I found the views near the lakes uninteresting. The steep rocks limit visibility so you can’t see any of the surrounding landscape.
I visited one of the nearby peaks and this was the view from there:
This location was certainly usable, but I felt the mountains blended into one flat horizon. Plus, the walk from the parking lot took almost 3 hours with challenging areas to pass through in the dark, including sections like this:
In the end, a spot on the slope of a nearby hill won out, which I photographed as I climbed up:
The lakes are clearly visible and the composition is aided by the distinctively shaped mountains rising over the horizon. At the same time, distant mountains appear through the valleys.
Morning and night research
Discounting any last-minute changes in weather, I was ready to set out the next day with confidence. But even this was a challenge, because I wasn’t staying nearby. Long story short: My alarm was set for 2:30 AM.
After breakfast and some quick last-minute preparations, I spent about an hour in the car before again arriving at the mountain parking lot. This brought me to 3:30 AM, about one hour before the official sunrise.
I calculated the time of sunrise using one of the apps, but these usually only take into account flat ground, not the mountains. If mountains are towering over you, then more time will pass before the sun rises over them. A half hour is common, but in the valleys, it can be an hour or more.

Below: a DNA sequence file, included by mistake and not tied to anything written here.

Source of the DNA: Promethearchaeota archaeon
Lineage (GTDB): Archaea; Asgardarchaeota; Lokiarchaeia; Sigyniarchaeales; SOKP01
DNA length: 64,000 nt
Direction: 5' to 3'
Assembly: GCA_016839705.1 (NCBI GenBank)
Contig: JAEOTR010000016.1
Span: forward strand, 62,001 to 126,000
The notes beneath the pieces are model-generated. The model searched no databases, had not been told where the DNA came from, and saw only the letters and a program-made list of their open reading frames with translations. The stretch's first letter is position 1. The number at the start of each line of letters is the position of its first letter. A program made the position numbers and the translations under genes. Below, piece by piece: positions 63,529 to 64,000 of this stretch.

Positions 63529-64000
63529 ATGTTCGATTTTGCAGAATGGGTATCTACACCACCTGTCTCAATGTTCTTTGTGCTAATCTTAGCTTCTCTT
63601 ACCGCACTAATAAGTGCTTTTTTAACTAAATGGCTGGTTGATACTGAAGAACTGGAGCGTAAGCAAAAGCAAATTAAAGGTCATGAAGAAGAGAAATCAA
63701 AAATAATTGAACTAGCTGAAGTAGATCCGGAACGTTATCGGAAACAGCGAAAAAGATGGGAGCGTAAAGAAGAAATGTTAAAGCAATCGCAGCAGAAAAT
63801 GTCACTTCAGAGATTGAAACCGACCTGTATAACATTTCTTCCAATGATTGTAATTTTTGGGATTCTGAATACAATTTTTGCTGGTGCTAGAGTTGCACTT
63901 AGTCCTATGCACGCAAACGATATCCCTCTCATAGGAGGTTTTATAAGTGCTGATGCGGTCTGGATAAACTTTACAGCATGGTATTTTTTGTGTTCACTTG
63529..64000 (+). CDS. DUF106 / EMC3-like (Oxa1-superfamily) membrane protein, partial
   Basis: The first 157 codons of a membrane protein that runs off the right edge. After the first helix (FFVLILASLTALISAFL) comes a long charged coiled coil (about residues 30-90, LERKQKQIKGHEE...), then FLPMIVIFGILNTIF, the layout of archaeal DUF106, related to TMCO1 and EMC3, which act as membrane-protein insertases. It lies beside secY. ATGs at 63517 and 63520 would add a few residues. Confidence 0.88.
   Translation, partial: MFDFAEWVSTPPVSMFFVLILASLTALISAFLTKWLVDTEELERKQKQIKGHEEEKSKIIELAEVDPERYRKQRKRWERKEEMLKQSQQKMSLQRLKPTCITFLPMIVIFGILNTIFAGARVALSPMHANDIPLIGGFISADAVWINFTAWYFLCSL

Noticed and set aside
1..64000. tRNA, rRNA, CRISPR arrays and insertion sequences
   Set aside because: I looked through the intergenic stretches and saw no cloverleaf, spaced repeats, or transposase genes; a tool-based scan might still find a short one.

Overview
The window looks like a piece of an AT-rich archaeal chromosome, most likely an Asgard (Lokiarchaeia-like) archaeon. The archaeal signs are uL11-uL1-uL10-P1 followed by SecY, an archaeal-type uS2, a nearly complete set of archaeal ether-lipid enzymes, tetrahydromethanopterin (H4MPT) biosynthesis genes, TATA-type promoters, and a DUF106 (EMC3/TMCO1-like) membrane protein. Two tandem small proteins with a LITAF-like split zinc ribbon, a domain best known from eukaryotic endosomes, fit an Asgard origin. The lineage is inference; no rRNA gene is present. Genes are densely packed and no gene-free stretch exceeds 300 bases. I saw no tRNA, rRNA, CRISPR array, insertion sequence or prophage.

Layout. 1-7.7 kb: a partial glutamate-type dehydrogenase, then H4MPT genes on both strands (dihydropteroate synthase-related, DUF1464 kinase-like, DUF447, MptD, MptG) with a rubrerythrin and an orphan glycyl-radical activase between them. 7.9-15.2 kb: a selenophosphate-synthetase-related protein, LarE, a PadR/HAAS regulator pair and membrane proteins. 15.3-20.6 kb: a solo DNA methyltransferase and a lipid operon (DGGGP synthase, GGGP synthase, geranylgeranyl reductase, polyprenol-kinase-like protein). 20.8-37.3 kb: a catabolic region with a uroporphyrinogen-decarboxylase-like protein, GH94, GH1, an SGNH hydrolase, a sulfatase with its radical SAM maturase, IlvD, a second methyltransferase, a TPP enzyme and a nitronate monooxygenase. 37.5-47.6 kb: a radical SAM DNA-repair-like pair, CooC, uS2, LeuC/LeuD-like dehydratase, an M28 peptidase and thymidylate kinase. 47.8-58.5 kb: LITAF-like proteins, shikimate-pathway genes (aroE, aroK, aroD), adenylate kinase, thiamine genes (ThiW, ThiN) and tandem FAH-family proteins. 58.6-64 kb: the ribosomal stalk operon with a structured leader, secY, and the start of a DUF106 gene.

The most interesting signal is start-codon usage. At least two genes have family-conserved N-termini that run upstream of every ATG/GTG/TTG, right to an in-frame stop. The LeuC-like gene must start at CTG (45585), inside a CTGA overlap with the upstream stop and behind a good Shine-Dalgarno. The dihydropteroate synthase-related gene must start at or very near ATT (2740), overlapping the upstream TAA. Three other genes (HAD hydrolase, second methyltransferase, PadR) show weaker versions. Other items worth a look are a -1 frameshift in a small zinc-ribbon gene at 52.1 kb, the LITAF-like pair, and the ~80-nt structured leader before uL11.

On the other hand, observing the sky before sunrise is a spectacular sight and often makes for some interesting photos. There was no time to waste. Most of the routes were along paved paths, so walking in the dark with a headlamp was easy. There is usually enough light about half an hour before sunrise to be able to travel without a flashlight. Light is usually worse in the woods, but better in open terrain.
Strangely enough, I saw camera flashes in the darkness from the highest peak I had visited the day before. For a moment, I envied the photographers who didn’t have to trudge uphill like me, but I continued on.
It took me about an hour and a quarter to get back to the designated spot, with 15 minutes to sunrise.
After some running around on the hillside and testing out different compositions in different places, I got a panorama similar to the one from the previous day:
To show how important light is for landscapes, I am posting the photo I took at noon the previous day:
The morning photography when the sun wasn’t visible yet was so spectacular that it was the winner. I didn’t know it at the time though, so I waited for sunrise (35 minutes), which wasn’t bad either. I don’t have the full panorama because I preferred the center of the scene:
Then, all that was left was to climb down and photograph the surroundings just for fun.
At the time of writing, this photo journey took place six years ago. But I still remember many things as if it were yesterday, thanks to the photos I took and the final photo that hangs above my desk. It’s one of the first canvas prints of my work that I made. And I’m happy I was able to share my experience and the story of how it came to be.